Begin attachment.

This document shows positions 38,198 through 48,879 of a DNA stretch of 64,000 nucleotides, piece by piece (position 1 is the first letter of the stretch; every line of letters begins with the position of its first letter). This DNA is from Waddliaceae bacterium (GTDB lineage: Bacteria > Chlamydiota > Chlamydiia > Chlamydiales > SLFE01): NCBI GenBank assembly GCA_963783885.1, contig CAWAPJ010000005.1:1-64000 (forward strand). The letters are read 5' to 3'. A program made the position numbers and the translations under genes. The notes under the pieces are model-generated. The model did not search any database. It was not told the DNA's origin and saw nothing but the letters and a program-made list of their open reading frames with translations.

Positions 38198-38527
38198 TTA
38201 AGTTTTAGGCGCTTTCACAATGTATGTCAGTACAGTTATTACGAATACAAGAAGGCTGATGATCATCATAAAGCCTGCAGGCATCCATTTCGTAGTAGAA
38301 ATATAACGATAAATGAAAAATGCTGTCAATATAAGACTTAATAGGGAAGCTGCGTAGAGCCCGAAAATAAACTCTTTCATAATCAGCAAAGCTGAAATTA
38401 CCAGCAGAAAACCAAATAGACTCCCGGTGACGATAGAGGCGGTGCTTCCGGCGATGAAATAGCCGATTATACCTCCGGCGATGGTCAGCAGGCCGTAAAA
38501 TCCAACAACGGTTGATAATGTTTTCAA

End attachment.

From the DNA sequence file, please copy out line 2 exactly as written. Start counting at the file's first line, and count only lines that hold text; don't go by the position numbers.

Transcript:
Positions 38198-38527